This section is from the book "The Principles And Practice Of Modern House-Construction", by G. Lister Sutcliffe. Also available from Amazon: How Your House Works: A Visual Guide to Understanding & Maintaining Your Home.
When pointing has to be adopted, the mortar should be raked out to tin-depth of about an inch, and fresh mortar inserted and finished in one of the ways just described. The square projecting pointings, known as tuck and bastard-tuck, furnish ledges for water, and are soon destroyed; they look neat, but should not be used. In exposed situations pointing should be done with hydraulic-lime or cement-mortar, or with mastic
In consequence of the difficulty experienced in getting the vertical joints of a wall thoroughly Hushed with mortar, it is a wise precaution to have the walls run with grout every two or three courses. This is a very thin mixture of lime or cement, fine sand, and water. Ordinary lime is of little or no use, and with hydraulic lime and cement the less sand that is used the better, as the sand tends to settle at the bottom of the pail, and the first part of each pouring may contain most of the lime or cement, and the latter part be nearly all sand. Certainly not more than its own bulk of sand should be mixed with the lime or cement. Besides consolidating and strengthening the wall, the grout has the merit of exposing defects in the jointing by escaping at the defective places, which are at once made good by the workman in order to stop the leakage.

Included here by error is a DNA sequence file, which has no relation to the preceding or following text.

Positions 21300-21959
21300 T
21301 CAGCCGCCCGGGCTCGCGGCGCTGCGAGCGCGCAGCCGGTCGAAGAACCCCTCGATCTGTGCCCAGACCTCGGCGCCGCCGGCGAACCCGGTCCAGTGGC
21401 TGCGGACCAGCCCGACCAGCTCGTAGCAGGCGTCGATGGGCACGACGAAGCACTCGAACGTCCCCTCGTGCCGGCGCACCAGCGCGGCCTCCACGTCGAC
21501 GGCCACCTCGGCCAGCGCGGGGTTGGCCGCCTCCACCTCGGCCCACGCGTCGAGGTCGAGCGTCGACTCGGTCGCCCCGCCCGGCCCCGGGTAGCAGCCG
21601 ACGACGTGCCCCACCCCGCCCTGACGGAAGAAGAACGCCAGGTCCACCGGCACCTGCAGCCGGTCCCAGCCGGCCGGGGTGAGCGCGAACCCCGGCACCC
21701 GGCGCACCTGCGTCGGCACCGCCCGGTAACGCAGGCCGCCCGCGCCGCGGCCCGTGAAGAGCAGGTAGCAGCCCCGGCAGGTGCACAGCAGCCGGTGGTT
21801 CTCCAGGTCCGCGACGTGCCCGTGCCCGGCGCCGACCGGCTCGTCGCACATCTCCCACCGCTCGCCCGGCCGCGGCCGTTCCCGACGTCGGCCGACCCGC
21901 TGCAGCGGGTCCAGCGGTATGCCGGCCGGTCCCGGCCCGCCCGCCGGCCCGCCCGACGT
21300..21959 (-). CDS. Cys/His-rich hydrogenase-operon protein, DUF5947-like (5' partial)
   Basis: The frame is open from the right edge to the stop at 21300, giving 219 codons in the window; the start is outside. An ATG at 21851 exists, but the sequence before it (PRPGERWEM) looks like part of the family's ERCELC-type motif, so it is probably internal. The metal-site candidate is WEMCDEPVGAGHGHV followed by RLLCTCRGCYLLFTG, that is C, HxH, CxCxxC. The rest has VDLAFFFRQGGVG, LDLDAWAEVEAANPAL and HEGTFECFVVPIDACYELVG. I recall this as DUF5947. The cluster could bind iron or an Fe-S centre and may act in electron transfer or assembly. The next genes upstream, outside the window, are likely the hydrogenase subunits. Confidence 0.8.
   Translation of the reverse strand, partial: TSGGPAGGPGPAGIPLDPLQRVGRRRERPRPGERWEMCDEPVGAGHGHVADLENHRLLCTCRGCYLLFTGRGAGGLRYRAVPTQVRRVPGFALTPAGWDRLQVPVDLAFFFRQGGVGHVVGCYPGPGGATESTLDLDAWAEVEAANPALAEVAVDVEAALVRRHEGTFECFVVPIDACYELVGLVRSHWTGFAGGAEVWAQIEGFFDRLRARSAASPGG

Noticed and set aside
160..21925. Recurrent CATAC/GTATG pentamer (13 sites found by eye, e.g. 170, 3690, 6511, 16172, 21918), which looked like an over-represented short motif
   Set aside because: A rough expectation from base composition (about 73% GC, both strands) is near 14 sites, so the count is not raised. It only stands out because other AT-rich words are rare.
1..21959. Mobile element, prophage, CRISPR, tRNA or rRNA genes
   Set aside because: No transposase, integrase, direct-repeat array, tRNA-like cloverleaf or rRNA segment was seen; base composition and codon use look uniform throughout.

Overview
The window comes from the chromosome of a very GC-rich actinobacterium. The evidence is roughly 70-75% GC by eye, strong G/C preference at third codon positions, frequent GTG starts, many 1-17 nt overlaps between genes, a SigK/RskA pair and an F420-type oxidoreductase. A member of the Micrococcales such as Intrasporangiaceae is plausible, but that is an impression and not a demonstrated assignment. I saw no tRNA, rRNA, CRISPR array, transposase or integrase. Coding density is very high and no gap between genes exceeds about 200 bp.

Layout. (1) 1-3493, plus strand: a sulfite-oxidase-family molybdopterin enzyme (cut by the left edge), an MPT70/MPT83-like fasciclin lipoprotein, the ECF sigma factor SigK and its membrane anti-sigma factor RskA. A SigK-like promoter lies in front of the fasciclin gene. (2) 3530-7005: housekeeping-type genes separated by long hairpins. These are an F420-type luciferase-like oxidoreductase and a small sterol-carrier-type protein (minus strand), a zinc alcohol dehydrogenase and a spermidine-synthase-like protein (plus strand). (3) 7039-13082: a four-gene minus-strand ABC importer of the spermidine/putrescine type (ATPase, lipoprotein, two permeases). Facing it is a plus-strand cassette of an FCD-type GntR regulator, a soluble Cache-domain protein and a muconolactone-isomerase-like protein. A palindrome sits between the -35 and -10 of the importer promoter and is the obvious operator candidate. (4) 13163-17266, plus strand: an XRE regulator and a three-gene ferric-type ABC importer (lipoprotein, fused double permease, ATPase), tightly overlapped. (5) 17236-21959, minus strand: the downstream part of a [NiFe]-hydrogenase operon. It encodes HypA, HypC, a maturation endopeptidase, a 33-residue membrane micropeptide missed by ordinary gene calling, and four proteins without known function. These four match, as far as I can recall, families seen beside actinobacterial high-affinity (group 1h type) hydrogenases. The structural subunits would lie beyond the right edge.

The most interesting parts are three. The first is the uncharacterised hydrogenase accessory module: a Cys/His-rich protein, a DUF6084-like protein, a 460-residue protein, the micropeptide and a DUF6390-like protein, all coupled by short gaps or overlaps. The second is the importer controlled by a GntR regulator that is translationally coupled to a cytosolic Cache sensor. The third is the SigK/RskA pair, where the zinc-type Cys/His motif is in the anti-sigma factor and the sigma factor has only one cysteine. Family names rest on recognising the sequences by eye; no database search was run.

Walls of concrete, rubble, and common brickwork are frequently covered externally with stucco. This practice is now more prevalent abroad than in our own country, but the practice is not by any means unknown among us. Formerly the matrix of the stucco was some kind of hydraulic lime, but nowadays Portland cement is almost invariably used, as it hardens better, and is more weatherproof and durable. The cement is made into mortar with two or three times its bulk of clean sharp sand, and applied to the wall as in ordinary plastering. The joints of the wall should be raked out to the depth of an inch to afford a kev for the stucco, and the wall should be well wetted before the mortar is applied, lest it should abstract the moisture from the mortar and prevent it hardening. The first coat is scored while wet, and afterwards finished with a second and somewhat richer coat. The whole may be coloured with Duresco, or ordinary oil paint
Fig. 63 Mortar-joins (full size).
At present stucco is out of fashion, but it has its uses, chiefly perhaps in the repair of old buildings; certainly it has rendered many a damp wall dry, and preserved much brickwork which would otherwise have perished.
Rough cast is a covering now seldom used for buildings as a whole, except in the case of cottages and farm buildings, but it is still occasionally adopted for the gables and some other portions of the upper parts of country houses and cottages It is executed by throwing a very thin paste of hot lime, coarse sand, and grit or fine gravel, upon a wet plastered surface. The whole requires an annual coat of limewash, which may be tinted with ochre or other colouring matter.